This sunlight-powered desalination process, according to the scientists participating in the study, produces water cleaner than WHO standards. WHO sets the standard for drinking water at having less than 600 parts per million (ppm) of dissolved solids. Meanwhile, this new method was able to reduce the number of dissolved solids from 2,233ppm to 500ppm of dissolved solids.

Clean Water in 30 Minutes

Along with creating water cleaner than WHO standards, the new sunlight-powered desalination process can desalinate brackish water in less than 30 minutes. This approach is more efficient than other methods of desalination with it generating nearly 37 gallons of potable water per day from only one kilogram of PSP-MIL-53.

Benefits for the Impoverished

By using sunlight for activation energy, the newly developed method does not require heat or electricity to jumpstart the active desalination. While other technologies that use processes like reverse osmosis require sophisticated energy infrastructure and dangerous chemicals to operate, the Australian-developed procedure does not. This will allow poor, rural areas in developing nations, places where water is increasingly becoming most scarce, to use this sunlight-powered desalination process to obtain drinkable water without needing to create a robust power grid nearby. Lack of chemicals and reliance solely on sunlight also makes this type of desalination energy-efficient and environmentally-friendly, minimalizing damage to surrounding ecosystems.

Further Potential for Developing Countries

With the potential to quickly and efficiently provide millions with safe, drinkable water, Monash University researchers are continuing to perfect the technology. According to lead scientists on the project, the sunlight-powered desalination process can be cheaply distributed to areas in dire need overcoming the cost barrier of desalination plants that have previously prevented developing countries from purchasing desalination technology. Professor Huanting Wang, one of the lead scientists, also stated that the byproducts of the desalination process, those being the minerals and other materials extracted from the water, could function as a secondary benefit of the technique by providing an environmentally-friendly source of raw materials that could help boost the economies of poor regions.

The Future of PSP-MIL-53

Much is still to be done by researchers at Monash University before PSP-MIL-53 is ready for widespread distribution. Despite this, it is clear that this new discovery provides hope for impoverished communities who face threats of drought or unclean water. The cost and energy requirements have always been an entry barrier to gaining access to potentially life-saving desalination plants. These scientists are gunning to change the world by providing the poor with access to clean, drinkable water.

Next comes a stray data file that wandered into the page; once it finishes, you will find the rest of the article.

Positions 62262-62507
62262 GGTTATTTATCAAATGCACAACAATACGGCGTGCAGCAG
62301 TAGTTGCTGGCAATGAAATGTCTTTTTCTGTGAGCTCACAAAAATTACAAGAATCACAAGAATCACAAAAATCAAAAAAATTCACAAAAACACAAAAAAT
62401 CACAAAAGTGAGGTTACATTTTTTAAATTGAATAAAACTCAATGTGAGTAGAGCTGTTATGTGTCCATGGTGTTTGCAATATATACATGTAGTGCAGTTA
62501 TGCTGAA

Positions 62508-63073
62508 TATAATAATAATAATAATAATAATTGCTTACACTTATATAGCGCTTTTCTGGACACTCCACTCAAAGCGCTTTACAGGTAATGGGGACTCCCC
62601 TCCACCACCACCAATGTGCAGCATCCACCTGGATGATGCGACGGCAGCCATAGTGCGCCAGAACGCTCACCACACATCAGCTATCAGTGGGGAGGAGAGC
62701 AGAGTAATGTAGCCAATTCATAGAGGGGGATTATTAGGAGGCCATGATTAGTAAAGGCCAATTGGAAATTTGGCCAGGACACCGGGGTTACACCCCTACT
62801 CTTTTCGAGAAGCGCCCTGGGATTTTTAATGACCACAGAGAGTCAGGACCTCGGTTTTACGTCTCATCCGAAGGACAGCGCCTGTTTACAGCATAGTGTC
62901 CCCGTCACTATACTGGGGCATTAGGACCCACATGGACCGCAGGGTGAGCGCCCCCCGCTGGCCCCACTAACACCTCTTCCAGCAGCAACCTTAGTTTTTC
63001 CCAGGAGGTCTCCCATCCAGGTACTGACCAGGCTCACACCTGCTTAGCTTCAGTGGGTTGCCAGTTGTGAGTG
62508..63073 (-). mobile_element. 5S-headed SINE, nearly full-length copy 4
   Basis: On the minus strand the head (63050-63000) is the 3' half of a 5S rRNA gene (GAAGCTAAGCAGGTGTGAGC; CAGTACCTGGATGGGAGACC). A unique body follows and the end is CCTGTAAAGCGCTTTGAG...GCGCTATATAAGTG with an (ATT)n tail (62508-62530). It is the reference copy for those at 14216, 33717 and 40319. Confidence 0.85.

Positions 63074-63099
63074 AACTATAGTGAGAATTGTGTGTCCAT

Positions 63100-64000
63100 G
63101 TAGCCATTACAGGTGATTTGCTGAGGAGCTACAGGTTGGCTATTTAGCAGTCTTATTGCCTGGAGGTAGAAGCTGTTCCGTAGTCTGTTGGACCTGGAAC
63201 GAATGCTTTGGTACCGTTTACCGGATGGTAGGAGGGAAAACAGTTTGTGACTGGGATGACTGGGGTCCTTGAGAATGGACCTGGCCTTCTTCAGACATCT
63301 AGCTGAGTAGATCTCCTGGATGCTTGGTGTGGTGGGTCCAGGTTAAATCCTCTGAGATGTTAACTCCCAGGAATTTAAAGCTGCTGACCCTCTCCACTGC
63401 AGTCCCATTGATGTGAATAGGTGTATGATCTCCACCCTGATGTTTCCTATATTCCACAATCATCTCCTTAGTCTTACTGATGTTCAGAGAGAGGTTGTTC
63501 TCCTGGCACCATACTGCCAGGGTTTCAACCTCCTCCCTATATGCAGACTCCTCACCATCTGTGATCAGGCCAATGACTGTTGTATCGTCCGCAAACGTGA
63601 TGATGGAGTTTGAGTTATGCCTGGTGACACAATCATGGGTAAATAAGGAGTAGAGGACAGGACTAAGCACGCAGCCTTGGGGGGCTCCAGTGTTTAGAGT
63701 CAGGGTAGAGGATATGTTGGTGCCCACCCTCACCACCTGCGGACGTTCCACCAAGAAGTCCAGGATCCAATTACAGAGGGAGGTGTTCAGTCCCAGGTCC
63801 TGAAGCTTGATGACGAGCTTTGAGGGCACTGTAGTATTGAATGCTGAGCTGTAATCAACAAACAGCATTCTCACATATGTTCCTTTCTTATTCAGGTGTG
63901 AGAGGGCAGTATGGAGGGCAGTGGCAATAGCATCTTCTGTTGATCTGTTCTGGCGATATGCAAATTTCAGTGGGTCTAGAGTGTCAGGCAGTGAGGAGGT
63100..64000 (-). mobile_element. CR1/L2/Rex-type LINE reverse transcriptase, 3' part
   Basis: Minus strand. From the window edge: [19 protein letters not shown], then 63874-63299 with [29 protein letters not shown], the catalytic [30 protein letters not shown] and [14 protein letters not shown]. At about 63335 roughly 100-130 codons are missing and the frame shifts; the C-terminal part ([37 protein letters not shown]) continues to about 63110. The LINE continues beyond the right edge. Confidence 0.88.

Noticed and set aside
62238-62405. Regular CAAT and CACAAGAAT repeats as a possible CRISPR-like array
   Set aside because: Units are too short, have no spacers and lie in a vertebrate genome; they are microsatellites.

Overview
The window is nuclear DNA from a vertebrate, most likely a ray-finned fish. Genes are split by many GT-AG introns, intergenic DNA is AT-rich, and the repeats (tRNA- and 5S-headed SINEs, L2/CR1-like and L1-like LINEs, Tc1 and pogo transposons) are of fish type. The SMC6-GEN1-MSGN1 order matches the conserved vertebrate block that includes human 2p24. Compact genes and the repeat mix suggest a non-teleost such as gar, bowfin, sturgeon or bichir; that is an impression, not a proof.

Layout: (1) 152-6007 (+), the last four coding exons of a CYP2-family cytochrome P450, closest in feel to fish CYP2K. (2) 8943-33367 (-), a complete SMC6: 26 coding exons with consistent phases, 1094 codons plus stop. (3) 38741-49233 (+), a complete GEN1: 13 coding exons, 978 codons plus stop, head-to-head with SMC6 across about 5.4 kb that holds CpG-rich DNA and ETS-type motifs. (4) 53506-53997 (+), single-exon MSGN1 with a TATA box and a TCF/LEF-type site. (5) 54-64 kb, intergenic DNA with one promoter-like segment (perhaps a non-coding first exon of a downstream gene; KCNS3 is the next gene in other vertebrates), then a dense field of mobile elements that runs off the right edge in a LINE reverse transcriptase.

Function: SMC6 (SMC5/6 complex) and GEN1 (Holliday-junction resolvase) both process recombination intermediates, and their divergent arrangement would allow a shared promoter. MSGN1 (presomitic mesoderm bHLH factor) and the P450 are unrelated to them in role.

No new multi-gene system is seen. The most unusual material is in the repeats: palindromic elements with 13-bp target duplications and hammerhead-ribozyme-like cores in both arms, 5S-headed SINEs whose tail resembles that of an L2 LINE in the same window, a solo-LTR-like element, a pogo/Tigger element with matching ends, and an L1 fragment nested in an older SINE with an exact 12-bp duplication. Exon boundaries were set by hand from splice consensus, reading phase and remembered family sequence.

– Aidan Sun
Photo: Flickr

Child Poverty in EritreaMilitarism and instability are endemic to Eritrea. The degradation of civil society is a result of those two factors. Child poverty in Eritrea is rampant due to such foundations; however, the country is not without benefactors. UNICEF’s aid efforts are improving children’s health within Eritrea despite the current conditions.

A Brief History

Eritrea is one of the few countries that can truly be considered a fledgling state in the 21st century. After a decades-long secession war, the Eritrean government achieved full independence from Ethiopia in 1993. They solidified the totalitarian one-party dictatorship that has retained power since. A brief period of peace followed, during which promised democratic elections never materialized. Then, Eritrea’s unresolved border disputes with Ethiopia escalated into a war that lasted from 1998 to 2000. It killed tens of thousands and resulted in several minor border changes and only formally ended in 2018. In the wake of this war, the Eritrean government has sustained a track record of militarization, corruption and human rights violations that has continually degraded civil stability. As of 2004, around 50% of Eritreans live below the poverty line.

Eritrea’s Youth at a Glance

Housing around 6 million people, Eritrea’s youth make up a significant proportion of its population. Eritrea has the 35th highest total fertility rate globally, with a mean of 3.73 children born per woman. It also has the 42nd lowest life expectancy at birth at a mere 66.2 years, with significant variation between that of males (63.6 years) and females (68.8 years).

Forced Conscriptions of Children

Under the guise of national security against Ethiopia, Eritrea has maintained a system of universal, compulsory conscription since 2003. This policy requires all high school students to complete their final year of high school at Sawa, the country’s primary military training center. Many are 16 or 17 years of age when their conscription begins, which led the U.N. Commission of Inquiry to accuse Eritrea of mobilizing child soldiers.